"The Battle for Tomorrow" by Dr. Stuart Jeanne Bramhall is narrated by Angela (Ange), who has had to deal with lots of adult-level responsibilities in her sixteen years. In her thirteenth year, her mom had a stroke on her right side and lost speech and most mobility. Also at thirteen, Ange had her first abortion. Now, at sixteen, she is getting her second abortion, and while she accepts that her relationship with the 23-year-old political activist is over, Ange is totally convinced of the need for activism.
Monday, March 26, 2012
|Reviewed by Ben Weldon (age 14) for Reader Views Kids |
"Island Eyes, Island Skies" by Richard Levine is the story of D.C., a tween girl, and Rob, a tween boy, as they share life experiences and learn to overcome tragedy. After first meeting at her cousin's birthday party, Rob and D.C. were reunited at school when D.C.'s family moved to Old Westwood. Soon after they got to know each other, Rob's father had a heart attack and D.C.'s mother had a miscarriage. D.C. and Rob found each other as kindred souls seeking explanations for the random tragedies that had struck their families. Will Rob and D.C. come to accept their disasters or will they continue to be haunted by these tragedies forever?
Just days after starting her new school and meeting Rob again, tragedy struck. Rob was playing basketball with his father when his father had a heart attack, collapsed and died right in front of him. That same day, D.C.'s mother had a miscarriage. After these great tragedies, Rob and D.C. were eventually drawn together because they could understand the magnitude of each other's loss and offer each other sympathy. But little did they suspect the worse fate that was to befall them.
This was not the most suspenseful book, but had some redeeming features that made me want to keep reading. It had some humor and a little suspense thrown in for good measure. The book was not as much for-fun reading as for watching someone else struggle with tragedy and learn how to overcome it.
I would recommend "Island Eyes, Island Skies" by Richard Levine to people who like books where the main characters must overcome loss. I would especially recommend this book to people who have just had a tragedy in the family. The book had quite the surprise ending that will keep you on your toes, and you will have to read the book to find out what happens.
Monday, March 19, 2012
George A. Fox
A new book by George A. Fox, "The Moonhawker," is definitely a top-of-the-line action mystery that comes fully loaded to provide an edge-of-your-seat reading experience. Fox tells the thrilling tale of complex and unpredictable protagonist Atticus Gunner who is hurled from the pages almost as soon as you open the book. From that point on, the story unfolds at breakneck speed, with the reader hard pressed to keep up. But despite the book's length and pace, most readers will be left wanting more.
"The Moonhawker" is hard to summarize. It's easier to tell someone what it's got, than what it's about. And what the story has is more than meets the eye. Fox understands the thriller genre and all its sub-genres. He has created a classic "every man" protagonist possessed of both good and evil, with the capability to use both to overcome any obstacles which the story's villain-driven plot presents. And Fox has made certain that an abundance of villains populate the pages. Intriguingly, these are not the villains one would expect to find in a small island fishing and summer community off the shores of Lake Michigan. So, in addition to his current island responsibilities as school administrator and part-time cop, (or is he much more than just the local law?), Atticus must also face these unforeseen nemeses.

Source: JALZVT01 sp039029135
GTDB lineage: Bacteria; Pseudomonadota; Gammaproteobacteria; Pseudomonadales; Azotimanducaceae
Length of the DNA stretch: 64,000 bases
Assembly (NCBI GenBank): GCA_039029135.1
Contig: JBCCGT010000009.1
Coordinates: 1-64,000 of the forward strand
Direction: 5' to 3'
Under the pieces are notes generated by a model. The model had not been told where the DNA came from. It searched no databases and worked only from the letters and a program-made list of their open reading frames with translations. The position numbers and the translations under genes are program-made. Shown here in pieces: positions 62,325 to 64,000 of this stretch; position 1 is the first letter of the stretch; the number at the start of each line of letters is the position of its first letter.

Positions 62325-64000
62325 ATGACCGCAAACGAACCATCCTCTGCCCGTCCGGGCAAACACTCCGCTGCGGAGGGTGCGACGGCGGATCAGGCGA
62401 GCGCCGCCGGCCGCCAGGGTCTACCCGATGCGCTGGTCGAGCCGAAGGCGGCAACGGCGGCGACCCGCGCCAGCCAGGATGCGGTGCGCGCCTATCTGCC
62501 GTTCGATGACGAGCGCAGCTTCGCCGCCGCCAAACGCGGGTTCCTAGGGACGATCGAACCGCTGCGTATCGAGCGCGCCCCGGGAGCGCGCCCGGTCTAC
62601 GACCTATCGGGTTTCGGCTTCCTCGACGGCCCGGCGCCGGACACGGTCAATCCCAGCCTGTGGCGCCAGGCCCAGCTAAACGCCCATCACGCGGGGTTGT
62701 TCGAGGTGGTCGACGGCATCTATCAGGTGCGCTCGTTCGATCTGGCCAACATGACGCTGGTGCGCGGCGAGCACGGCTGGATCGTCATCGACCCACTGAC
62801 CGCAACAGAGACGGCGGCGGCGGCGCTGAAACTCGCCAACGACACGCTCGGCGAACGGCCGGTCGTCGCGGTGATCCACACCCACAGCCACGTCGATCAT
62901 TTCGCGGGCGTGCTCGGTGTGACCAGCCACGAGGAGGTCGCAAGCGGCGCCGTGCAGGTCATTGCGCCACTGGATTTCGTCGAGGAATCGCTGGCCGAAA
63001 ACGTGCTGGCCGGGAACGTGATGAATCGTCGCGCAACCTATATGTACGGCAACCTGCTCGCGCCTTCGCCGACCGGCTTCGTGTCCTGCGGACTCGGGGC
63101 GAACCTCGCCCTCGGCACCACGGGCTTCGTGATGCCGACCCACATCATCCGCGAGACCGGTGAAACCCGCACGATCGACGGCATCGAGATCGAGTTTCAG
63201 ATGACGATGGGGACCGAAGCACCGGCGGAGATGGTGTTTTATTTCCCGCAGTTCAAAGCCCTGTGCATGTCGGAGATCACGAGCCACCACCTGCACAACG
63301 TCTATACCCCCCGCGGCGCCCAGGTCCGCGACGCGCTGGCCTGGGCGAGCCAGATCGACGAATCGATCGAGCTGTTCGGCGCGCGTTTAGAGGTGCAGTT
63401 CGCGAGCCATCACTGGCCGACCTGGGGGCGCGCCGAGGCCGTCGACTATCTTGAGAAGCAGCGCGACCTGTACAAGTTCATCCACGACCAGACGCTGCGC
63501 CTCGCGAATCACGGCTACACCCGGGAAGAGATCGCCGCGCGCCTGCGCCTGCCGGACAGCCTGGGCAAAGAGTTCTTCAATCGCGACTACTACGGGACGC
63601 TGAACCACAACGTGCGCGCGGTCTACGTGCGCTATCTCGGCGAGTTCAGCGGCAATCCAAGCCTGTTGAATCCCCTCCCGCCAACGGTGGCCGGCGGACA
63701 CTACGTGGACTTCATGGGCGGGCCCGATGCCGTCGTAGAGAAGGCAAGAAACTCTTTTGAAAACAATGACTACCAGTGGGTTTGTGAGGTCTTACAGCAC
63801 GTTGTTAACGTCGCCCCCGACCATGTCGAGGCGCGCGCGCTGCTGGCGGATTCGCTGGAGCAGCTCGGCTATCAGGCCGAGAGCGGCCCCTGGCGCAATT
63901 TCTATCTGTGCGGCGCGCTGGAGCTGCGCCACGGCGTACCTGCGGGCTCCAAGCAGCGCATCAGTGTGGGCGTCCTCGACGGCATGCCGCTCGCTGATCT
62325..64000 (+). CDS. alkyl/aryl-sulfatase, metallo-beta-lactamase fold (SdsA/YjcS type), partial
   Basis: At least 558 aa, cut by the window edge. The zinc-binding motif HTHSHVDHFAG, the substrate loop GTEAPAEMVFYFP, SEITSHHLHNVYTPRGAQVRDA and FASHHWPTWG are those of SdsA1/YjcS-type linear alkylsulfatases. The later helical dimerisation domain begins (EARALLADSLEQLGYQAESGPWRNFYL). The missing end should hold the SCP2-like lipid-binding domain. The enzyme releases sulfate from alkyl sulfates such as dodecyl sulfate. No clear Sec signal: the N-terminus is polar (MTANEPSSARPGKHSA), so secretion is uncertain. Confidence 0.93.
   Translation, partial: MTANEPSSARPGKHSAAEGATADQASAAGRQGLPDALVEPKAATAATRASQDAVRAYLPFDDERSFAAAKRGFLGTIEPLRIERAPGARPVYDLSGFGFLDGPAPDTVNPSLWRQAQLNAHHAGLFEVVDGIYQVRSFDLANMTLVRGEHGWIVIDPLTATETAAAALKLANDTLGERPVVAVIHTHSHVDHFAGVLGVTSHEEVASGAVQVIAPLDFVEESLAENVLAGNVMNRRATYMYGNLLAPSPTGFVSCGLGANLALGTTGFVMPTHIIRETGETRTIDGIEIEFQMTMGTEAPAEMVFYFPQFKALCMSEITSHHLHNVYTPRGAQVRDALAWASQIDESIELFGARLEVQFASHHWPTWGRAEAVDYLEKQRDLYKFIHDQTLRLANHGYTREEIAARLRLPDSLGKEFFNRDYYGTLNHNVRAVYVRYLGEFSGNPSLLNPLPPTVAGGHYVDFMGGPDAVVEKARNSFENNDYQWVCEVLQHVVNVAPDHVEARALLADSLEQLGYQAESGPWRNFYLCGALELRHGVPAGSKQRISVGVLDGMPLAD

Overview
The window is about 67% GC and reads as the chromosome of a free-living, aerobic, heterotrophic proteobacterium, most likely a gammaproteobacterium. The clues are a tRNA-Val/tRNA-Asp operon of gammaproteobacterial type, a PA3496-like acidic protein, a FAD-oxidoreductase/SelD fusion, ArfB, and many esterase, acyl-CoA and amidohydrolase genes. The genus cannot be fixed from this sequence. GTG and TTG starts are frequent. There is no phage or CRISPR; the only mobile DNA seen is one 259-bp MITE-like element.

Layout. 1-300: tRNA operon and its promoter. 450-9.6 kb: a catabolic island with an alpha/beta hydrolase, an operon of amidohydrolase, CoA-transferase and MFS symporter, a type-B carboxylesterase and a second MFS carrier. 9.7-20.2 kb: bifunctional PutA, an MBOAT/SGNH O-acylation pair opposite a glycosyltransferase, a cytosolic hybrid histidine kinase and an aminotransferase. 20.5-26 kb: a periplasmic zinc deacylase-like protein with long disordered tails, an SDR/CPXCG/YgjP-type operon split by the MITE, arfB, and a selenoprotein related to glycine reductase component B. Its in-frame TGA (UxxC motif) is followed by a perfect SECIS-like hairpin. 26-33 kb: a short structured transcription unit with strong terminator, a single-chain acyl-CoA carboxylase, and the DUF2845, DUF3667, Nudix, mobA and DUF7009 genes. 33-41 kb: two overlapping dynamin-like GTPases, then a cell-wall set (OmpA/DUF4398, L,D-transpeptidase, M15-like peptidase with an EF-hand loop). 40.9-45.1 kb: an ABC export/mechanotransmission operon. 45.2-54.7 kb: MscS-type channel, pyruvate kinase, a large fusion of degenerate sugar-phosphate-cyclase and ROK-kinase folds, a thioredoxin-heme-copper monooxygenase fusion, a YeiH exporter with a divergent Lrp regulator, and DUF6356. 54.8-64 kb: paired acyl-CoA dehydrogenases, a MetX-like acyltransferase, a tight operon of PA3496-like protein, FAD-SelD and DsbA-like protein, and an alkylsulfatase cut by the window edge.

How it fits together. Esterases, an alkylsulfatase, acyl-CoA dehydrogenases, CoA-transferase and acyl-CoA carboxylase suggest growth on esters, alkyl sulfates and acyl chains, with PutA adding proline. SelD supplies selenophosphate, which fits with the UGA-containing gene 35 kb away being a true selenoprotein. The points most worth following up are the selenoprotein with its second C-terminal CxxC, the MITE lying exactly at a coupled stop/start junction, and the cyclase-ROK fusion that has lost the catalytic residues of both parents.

But Atticus Gunner is up to the challenge. Although Fox skillfully renders him as a real person with genuine flaws and weaknesses, he seems believably larger than life. As daunting and insurmountable as many of the obstacles he faces appear to be, and as unimaginable and suspenseful they might be, we believe Atticus will succeed - because, we want him to.
Fox has concocted his story with traditional thriller-action ingredients, including adventure, heart-stopping action, suspense, stress, exhilaration, mystery, and romance. But the key ingredient is a secret. Indeed, at times the reader might wonder if everyone on the island has at least one secret. The literary device of creating reader engagement through speculation adds yet another enjoyable element to the story.
George A. Fox had a long career in public school teaching and administration. He began the manuscript for what would become the "The Moonhawker" many years ago, during his time in school administration at a small island school community in Northern Lake Michigan. It was fifteen years after his retirement that he dug out the old manuscript, reworked it, and transformed it into this book. The quintessential thriller-action novel, "The Moonhawker" will be a challenge to top for Fox. But I hope he is up for that challenge. I know Atticus Gunner would be.
Monday, March 12, 2012
Jeffrey A. Friedberg
Jeffrey Friedberg's novels never disappoint me. While I'm not a big reader of thrillers, now and then I find an author who knows how to entertain me so well I can't put his books down. This third novel by Friedberg, a sequel to "Red, White, and Dead" brings back Detective Jack Vane, my favorite detective since Miss Marple and Hercule Poirot bit the dust. I don't imagine they would have approved of Jack's methods, but Jack lives in the 21st Century, when anything seems possible, and especially in the American Southwest.
This time, Jack is on the trail of discovering the secret plans to a weapon of mass destruction that was developed alongside the atom bomb—a "super bomb" or "hell bomb" that is 1,000 times more powerful than the hydrogen bomb, which is itself 1,000 times more powerful than the Hiroshima A-bomb. In other words, this hell bomb is one million times worse than the bomb dropped on Hiroshima. Now that's scary! And the plans for this hell bomb have long been lost or hidden, and numerous people want them found, and they think Jack is the man to do it.